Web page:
Old Friends Who Become Closer: It might seem pretty obvious that your friends with kids suddenly move up closer to the top of your rotation. What’s surprising is that you find out which ones of your no-parent friends are baby-obsessed and start calling more often. And come bearing boxes from Baby Gap.

New Friends: True, just because you both have kids doesn’t mean you’ll be besties. But at a time when convenience is crucial, there is nothing wrong with giving someone a shot. Every time I take Posey out for a walk, I fully admit that I check out everyone I see pushing a stroller to see if I might want to strike up a conversation. And I did just meet two other stay-at-homies who literally met on the street, so it happens. But it’s not just about findinging new mom friends. I recently befriended a 27-year-old single former Luvabull who was the LAST person I thought I’d hit it off with. But I think what happened is that since she didn’t know me PP (pre-Posey), in her eyes, I haven’t changed. I’m just the 33-year-old she wound up trespassing onto restricted federal airspace with while on a hunt for Jimmy John’s who happens to be a mom. And in that moment, me having a baby didn’t affect that fact that we needed a police escort out.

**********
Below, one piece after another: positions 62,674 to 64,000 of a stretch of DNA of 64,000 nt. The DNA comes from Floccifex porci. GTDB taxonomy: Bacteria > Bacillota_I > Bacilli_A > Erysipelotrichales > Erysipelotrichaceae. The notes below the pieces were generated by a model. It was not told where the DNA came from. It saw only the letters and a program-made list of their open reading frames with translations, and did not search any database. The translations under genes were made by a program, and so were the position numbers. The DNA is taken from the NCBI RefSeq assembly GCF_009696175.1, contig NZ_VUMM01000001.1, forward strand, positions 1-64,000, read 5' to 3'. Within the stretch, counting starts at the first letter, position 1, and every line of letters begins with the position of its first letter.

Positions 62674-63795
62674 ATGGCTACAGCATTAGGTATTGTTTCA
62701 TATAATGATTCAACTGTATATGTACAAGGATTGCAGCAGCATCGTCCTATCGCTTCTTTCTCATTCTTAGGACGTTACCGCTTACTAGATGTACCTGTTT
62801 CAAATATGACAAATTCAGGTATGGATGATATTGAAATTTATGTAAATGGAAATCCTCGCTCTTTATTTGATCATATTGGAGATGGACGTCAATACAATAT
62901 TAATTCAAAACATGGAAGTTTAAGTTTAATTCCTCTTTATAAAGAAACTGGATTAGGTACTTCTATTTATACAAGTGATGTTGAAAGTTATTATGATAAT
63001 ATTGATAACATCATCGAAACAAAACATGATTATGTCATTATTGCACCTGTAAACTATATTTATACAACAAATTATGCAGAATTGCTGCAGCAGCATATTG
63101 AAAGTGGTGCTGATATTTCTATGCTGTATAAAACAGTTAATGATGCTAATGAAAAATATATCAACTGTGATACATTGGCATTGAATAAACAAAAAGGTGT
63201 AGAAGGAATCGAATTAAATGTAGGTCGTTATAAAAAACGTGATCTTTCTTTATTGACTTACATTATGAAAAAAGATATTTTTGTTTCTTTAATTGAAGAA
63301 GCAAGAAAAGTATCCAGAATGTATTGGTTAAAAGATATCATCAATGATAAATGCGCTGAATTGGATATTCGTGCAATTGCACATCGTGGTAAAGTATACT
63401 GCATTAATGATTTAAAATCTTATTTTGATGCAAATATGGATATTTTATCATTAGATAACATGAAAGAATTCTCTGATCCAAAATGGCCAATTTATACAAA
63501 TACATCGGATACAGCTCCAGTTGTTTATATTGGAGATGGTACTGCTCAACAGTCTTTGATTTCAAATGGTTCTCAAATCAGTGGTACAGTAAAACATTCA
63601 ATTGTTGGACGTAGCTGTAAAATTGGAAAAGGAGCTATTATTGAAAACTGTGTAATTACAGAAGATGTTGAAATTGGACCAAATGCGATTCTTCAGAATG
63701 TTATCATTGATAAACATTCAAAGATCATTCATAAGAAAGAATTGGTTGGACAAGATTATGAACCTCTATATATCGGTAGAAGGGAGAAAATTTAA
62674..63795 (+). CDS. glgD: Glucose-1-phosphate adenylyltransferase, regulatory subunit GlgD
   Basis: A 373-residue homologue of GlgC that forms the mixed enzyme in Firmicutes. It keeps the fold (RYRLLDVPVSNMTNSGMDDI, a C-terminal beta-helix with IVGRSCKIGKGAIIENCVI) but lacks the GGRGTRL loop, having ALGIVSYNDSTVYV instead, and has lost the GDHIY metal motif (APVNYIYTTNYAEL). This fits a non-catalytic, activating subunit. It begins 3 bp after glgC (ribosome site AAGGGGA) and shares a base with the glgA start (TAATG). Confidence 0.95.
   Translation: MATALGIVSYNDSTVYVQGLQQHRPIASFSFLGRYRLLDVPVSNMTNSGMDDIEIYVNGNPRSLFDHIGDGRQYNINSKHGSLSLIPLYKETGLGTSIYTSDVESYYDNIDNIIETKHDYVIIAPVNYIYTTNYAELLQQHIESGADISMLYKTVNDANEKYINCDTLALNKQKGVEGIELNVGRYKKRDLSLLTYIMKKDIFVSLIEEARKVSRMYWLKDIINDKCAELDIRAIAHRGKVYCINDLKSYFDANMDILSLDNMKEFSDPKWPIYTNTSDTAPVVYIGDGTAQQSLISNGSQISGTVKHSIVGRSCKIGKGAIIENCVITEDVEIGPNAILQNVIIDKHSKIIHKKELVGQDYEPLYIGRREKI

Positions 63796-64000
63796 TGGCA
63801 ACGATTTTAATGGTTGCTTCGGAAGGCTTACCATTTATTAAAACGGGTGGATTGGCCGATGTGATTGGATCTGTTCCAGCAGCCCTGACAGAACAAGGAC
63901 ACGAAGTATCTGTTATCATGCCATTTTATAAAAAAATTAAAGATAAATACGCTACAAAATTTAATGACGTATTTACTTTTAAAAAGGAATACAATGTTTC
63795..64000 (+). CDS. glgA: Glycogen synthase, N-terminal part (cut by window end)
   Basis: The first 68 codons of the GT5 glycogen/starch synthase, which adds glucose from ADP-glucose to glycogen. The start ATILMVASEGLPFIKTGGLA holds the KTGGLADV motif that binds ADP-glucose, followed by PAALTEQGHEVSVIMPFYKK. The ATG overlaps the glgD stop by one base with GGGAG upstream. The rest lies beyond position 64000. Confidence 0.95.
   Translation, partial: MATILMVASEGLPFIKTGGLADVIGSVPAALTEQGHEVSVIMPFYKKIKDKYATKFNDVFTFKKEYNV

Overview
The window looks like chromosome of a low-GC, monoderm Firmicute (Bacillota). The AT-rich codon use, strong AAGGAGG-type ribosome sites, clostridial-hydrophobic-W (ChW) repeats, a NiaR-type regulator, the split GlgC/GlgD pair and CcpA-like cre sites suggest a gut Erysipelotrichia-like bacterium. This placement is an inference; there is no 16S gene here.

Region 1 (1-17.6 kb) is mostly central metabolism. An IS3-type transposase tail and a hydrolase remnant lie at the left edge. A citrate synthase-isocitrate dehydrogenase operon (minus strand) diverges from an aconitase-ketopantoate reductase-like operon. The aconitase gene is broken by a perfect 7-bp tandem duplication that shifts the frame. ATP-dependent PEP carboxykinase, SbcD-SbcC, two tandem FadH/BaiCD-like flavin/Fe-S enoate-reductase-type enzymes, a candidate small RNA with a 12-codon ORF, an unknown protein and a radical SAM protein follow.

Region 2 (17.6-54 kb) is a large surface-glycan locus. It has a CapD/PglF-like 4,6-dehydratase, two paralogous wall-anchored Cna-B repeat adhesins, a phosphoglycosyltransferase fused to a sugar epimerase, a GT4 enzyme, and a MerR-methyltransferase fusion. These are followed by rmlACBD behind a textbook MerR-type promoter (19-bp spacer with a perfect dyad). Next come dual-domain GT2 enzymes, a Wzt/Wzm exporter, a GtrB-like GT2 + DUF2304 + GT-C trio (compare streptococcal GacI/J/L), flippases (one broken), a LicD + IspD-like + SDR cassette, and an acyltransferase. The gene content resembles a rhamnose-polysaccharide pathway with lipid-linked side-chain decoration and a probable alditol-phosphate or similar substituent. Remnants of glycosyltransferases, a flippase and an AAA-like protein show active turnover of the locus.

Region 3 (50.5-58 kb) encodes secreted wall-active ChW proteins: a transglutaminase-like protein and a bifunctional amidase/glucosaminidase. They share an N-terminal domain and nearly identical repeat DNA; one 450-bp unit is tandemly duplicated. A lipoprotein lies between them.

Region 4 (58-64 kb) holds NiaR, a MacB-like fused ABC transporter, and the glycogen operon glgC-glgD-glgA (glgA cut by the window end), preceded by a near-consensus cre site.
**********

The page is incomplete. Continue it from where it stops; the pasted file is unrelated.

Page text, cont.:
So…Fellow Moms– Agree or disagree? Have your friendships changed?

Wait, you’re ALL ordering the small salad?

Took the baby out to lunch today with three former co-workers, all with kids under 14 months. Being the lady that I am, I planned on ordering the chopped chicken salad (entree portion, of course). But I ordered 3rd. Behind the other two women who ordered the small version. Dressing on the side.

Crap.

I upped the ante by asking for NO dressing- don’t even bother bringing it! Take that.

Over lunch, we had a delightful conversation about our wills and who would raise our children if we weren’t around. Also, what our husbands would do without us.

Just a little pleasant salad talk.

Then I went home and ate my second lunch.